Money, moral transgressions, and blame

Xie, W., Yu, B., Zhou, X., Sedikides, C. and Vohs, K.D. (2013) Money, moral transgressions, and blame Journal of Consumer Psychology, 24, (3), pp. 299-306. (doi:10.1016/j.jcps.2013.12.002).


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Two experiments tested participants' attributions for others' immoral behaviors when conducted for more versus less money. We hypothesized and found that observers would blame wrongdoers more when seeing a transgression enacted for little rather than a lot of money, and that this would be evident in observers' hand-washing behavior. Experiment 1 used a cognitive dissonance paradigm. Participants (N = 160) observed a confederate lie in exchange for either a relatively large or a small monetary payment. Participants blamed the liar more in the small (versus large) money condition. Participants (N = 184) in Experiment 2 saw images of someone knocking over another to obtain a small, medium, or large monetary sum. In the small (versus large) money condition, participants blamed the perpetrator (money) more. Hence, participants assigned less blame to moral wrong-doers, if the latter enacted their deed to obtain relatively large sums of money. Small amounts of money accentuate the immorality of others' transgressions.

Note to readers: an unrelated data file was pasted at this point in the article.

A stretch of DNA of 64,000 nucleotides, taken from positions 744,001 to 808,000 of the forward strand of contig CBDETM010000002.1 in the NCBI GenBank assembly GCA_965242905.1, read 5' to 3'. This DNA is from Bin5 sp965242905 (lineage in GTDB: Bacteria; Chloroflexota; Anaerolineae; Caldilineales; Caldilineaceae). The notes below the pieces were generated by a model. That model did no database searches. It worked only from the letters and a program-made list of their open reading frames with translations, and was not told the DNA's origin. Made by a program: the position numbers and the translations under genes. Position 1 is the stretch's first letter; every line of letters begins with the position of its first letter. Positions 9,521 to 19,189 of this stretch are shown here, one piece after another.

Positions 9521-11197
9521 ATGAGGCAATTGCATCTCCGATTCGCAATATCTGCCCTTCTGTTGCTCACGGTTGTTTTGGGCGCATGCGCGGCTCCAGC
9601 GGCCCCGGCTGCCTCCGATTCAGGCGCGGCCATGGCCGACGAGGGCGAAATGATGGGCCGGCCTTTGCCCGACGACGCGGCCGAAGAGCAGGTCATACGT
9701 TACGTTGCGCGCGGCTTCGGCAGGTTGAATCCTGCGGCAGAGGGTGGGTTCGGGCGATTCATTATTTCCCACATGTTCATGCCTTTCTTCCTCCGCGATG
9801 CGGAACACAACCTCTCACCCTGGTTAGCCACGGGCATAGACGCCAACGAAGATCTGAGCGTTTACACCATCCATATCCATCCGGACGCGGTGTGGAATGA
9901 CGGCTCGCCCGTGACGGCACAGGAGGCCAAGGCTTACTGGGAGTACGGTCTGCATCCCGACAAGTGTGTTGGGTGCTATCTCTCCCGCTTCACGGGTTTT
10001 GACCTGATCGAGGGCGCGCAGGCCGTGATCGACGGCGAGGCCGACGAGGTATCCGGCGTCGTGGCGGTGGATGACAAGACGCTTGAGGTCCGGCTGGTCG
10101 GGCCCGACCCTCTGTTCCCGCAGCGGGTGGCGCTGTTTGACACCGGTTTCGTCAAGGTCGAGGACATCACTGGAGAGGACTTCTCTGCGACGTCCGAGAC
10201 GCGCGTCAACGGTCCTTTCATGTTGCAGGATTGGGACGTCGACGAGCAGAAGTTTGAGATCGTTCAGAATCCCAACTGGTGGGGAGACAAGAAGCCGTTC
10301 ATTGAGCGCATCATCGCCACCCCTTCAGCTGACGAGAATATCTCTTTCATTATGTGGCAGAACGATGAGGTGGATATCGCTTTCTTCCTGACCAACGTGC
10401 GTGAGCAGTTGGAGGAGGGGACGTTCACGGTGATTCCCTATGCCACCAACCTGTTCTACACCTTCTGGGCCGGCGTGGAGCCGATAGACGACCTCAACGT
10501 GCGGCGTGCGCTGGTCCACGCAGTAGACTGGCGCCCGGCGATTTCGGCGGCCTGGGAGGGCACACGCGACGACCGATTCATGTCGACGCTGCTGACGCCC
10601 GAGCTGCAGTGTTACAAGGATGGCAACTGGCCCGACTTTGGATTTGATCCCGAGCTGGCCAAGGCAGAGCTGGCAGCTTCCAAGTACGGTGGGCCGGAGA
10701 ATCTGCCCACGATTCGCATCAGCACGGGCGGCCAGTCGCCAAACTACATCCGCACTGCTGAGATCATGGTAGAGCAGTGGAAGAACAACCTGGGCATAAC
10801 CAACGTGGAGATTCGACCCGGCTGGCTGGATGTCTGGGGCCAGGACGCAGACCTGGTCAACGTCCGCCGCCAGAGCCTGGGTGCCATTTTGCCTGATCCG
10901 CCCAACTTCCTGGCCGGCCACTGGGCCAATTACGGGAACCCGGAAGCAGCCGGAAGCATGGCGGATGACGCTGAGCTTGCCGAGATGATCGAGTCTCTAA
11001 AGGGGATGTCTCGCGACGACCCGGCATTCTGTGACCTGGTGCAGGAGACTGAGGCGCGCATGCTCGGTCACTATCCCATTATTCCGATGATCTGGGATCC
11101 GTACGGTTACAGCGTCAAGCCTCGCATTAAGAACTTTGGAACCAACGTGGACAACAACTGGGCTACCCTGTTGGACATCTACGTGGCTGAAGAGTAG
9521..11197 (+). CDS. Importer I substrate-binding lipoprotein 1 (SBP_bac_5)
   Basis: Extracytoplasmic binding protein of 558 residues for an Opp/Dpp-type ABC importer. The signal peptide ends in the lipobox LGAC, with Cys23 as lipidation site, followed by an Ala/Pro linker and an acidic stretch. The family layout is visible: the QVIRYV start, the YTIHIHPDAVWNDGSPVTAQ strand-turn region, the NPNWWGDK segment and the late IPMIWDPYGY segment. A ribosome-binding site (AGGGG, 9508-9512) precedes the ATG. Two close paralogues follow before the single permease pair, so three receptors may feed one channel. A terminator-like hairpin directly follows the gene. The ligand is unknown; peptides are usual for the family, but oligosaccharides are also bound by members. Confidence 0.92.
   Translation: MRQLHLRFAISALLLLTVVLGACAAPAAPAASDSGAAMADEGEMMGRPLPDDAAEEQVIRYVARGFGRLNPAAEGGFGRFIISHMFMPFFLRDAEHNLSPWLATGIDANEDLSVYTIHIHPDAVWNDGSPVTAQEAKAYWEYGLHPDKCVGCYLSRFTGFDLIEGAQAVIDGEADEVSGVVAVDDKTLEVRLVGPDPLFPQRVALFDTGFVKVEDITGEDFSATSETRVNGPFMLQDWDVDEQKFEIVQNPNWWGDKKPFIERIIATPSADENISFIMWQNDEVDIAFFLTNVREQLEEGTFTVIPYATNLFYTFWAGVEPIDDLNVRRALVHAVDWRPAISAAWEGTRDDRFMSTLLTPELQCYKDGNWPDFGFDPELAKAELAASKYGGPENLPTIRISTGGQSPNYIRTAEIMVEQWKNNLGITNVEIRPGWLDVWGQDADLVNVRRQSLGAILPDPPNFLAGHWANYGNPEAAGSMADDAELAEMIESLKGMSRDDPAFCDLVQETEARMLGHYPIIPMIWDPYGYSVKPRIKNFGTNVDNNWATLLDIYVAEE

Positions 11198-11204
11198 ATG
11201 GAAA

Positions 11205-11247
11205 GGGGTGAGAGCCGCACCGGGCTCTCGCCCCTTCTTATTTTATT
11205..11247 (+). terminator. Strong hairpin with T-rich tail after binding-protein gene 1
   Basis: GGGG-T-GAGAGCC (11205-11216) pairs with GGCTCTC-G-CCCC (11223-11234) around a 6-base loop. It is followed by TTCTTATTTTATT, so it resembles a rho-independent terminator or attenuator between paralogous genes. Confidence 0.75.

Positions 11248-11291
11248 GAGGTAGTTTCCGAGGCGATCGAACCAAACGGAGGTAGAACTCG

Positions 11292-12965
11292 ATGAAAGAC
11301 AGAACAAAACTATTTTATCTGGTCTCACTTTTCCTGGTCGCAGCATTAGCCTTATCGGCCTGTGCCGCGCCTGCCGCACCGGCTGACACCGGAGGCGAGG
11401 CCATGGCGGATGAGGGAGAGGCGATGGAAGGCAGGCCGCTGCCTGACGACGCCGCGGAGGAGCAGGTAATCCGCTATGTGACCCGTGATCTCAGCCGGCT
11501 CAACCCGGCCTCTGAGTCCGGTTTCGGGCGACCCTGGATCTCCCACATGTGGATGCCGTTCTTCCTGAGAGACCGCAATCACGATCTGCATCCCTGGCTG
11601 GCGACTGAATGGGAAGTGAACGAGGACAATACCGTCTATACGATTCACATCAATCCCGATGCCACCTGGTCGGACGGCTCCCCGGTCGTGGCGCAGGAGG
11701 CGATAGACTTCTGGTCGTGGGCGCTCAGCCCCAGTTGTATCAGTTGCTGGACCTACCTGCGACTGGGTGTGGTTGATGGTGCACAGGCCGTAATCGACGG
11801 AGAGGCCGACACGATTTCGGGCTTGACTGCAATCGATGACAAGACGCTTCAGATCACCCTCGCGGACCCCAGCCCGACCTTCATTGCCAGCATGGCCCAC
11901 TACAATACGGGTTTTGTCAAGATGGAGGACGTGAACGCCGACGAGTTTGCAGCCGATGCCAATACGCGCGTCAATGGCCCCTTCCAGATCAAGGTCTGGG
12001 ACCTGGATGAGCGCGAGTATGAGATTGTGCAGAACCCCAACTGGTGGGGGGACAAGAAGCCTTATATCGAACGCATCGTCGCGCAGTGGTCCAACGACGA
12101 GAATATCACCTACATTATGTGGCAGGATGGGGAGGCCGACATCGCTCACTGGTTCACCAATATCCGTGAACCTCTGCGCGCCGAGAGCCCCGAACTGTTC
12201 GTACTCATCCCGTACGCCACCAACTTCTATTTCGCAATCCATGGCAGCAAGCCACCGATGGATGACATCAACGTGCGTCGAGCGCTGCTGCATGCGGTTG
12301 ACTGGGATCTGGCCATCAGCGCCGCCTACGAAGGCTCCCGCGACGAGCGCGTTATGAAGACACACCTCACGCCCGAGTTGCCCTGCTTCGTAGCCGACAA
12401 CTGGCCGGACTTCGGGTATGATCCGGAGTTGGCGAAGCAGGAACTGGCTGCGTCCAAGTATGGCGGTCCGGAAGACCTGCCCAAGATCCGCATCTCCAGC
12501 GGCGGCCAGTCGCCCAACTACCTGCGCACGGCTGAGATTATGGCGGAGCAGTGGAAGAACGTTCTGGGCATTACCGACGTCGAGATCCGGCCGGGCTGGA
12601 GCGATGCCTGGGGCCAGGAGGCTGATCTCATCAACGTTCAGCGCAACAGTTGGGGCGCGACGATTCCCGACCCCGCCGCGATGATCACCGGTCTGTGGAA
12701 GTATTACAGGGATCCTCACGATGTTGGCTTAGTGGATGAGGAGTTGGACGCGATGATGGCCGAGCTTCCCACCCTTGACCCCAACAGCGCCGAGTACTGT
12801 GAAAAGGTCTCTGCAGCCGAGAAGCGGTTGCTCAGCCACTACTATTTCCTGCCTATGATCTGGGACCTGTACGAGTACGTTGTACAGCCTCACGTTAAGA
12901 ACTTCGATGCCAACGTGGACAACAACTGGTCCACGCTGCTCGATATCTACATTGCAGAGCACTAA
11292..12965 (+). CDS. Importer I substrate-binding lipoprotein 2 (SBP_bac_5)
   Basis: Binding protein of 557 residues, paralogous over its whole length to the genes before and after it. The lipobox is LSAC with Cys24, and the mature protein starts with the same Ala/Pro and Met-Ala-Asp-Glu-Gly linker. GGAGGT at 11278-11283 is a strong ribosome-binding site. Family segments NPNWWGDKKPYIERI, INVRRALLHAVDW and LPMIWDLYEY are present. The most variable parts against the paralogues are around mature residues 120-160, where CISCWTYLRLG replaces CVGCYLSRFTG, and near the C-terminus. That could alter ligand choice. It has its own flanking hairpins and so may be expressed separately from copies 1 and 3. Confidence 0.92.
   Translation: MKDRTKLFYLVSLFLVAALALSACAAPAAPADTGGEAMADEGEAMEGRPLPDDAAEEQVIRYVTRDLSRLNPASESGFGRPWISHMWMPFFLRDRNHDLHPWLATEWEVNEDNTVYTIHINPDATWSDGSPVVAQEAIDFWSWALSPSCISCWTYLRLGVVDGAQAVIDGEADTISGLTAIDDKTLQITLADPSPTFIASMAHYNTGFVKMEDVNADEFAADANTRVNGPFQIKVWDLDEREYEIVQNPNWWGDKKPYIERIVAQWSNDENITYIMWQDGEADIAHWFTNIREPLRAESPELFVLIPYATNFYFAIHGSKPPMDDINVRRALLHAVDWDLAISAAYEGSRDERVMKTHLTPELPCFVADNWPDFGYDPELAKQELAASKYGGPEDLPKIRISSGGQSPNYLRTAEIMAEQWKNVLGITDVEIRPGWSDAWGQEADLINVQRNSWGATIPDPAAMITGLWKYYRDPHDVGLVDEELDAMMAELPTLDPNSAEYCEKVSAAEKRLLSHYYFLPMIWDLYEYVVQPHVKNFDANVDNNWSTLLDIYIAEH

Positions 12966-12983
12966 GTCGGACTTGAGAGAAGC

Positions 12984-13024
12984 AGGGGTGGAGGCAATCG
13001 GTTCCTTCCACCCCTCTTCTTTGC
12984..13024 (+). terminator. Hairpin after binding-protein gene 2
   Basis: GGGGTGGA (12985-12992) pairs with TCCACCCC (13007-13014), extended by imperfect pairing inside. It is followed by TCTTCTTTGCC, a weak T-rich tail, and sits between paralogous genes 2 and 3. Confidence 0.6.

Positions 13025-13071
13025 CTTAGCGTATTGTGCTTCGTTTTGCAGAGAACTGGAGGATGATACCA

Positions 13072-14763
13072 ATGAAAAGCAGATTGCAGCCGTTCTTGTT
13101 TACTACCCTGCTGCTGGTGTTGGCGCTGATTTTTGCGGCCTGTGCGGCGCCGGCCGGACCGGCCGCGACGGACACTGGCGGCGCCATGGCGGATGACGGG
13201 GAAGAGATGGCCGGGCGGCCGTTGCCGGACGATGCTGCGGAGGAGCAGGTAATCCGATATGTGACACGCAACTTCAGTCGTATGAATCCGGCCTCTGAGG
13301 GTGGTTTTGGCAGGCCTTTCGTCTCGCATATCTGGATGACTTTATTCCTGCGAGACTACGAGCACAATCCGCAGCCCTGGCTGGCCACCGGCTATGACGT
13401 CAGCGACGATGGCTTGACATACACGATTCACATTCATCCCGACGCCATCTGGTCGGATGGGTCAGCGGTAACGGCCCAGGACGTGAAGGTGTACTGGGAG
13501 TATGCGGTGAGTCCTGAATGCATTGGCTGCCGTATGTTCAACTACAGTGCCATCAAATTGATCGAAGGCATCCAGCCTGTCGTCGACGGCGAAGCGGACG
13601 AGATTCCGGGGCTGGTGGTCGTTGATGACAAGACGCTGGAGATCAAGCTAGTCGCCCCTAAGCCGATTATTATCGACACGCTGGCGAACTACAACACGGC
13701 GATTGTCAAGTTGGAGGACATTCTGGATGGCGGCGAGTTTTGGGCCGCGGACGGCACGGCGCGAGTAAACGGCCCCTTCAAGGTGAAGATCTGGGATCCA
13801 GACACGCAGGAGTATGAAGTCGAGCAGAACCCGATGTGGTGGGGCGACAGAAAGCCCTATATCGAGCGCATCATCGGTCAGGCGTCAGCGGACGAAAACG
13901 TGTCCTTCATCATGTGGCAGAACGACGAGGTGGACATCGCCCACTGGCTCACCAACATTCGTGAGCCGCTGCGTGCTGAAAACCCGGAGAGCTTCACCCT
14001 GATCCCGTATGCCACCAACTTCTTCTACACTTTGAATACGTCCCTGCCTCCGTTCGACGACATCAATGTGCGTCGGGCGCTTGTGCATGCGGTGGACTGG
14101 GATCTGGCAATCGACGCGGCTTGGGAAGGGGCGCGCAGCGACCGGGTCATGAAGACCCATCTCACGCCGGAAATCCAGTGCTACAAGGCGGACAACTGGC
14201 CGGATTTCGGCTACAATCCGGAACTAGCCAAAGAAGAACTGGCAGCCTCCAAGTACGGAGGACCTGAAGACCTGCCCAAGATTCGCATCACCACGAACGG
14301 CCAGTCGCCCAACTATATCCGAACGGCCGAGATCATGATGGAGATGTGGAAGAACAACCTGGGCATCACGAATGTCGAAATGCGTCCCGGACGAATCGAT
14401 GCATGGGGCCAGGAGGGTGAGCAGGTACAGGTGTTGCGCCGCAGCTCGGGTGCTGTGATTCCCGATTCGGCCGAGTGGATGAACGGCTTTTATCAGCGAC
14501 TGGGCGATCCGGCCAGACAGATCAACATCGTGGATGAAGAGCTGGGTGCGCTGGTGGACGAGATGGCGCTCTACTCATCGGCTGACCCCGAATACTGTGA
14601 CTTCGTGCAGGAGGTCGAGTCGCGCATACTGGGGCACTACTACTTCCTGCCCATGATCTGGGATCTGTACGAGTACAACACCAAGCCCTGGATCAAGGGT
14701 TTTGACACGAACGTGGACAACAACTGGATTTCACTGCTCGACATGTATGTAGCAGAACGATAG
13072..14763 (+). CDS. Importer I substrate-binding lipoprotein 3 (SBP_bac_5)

Item Type: Article
Digital Object Identifier (DOI): doi:10.1016/j.jcps.2013.12.002
ISSNs: 1057-7408 (print)
Keywords: money, morality, cognitive dissonance, attribution, blame, contagion
Subjects: B Philosophy. Psychology. Religion > BF Psychology
H Social Sciences > HB Economic Theory
H Social Sciences > HM Sociology
ePrint ID: 366730
Date :
Date Event
12 December 2013e-pub ahead of print
July 2014Published
Date Deposited: 08 Jul 2014 10:49
Last Modified: 17 Apr 2017 13:31
Further Information:Google Scholar

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